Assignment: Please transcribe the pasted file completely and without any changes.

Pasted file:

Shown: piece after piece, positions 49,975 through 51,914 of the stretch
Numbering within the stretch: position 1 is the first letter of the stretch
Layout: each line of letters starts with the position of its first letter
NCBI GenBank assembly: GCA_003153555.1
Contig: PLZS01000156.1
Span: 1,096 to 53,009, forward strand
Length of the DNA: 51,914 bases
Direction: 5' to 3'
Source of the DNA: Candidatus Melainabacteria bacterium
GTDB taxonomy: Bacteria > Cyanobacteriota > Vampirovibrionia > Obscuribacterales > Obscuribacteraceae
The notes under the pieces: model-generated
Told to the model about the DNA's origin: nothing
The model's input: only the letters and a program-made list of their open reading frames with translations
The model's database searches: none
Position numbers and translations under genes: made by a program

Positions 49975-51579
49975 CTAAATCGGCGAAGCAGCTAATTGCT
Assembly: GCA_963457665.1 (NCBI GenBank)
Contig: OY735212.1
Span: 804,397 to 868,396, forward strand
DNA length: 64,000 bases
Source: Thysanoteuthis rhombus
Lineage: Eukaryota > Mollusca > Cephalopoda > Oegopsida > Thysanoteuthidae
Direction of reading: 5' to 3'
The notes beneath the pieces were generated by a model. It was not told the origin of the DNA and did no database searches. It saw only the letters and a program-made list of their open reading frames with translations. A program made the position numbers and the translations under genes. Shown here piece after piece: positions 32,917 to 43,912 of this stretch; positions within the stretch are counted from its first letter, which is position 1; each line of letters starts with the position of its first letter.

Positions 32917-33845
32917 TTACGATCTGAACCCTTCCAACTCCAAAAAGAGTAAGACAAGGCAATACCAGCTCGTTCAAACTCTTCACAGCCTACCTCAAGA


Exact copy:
Shown: piece after piece, positions 49,975 through 51,914 of the stretch
Numbering within the stretch: position 1 is the first letter of the stretch
Layout: each line of letters starts with the position of its first letter
NCBI GenBank assembly: GCA_003153555.1
Contig: PLZS01000156.1
Span: 1,096 to 53,009, forward strand
Length of the DNA: 51,914 bases
Direction: 5' to 3'
Source of the DNA: Candidatus Melainabacteria bacterium
GTDB taxonomy: Bacteria > Cyanobacteriota > Vampirovibrionia > Obscuribacterales > Obscuribacteraceae
The notes under the pieces: model-generated
Told to the model about the DNA's origin: nothing
The model's input: only the letters and a program-made list of their open reading frames with translations
The model's database searches: none
Position numbers and translations under genes: made by a program

Positions 49975-51579
49975 CTAAATCGGCGAAGCAGCTAATTGCT
Assembly: GCA_963457665.1 (NCBI GenBank)
Contig: OY735212.1
Span: 804,397 to 868,396, forward strand
DNA length: 64,000 bases
Source: Thysanoteuthis rhombus
Lineage: Eukaryota > Mollusca > Cephalopoda > Oegopsida > Thysanoteuthidae
Direction of reading: 5' to 3'
The notes beneath the pieces were generated by a model. It was not told the origin of the DNA and did no database searches. It saw only the letters and a program-made list of their open reading frames with translations. A program made the position numbers and the translations under genes. Shown here piece after piece: positions 32,917 to 43,912 of this stretch; positions within the stretch are counted from its first letter, which is position 1; each line of letters starts with the position of its first letter.

Positions 32917-33845
32917 TTACGATCTGAACCCTTCCAACTCCAAAAAGAGTAAGACAAGGCAATACCAGCTCGTTCAAACTCTTCACAGCCTACCTCAAGA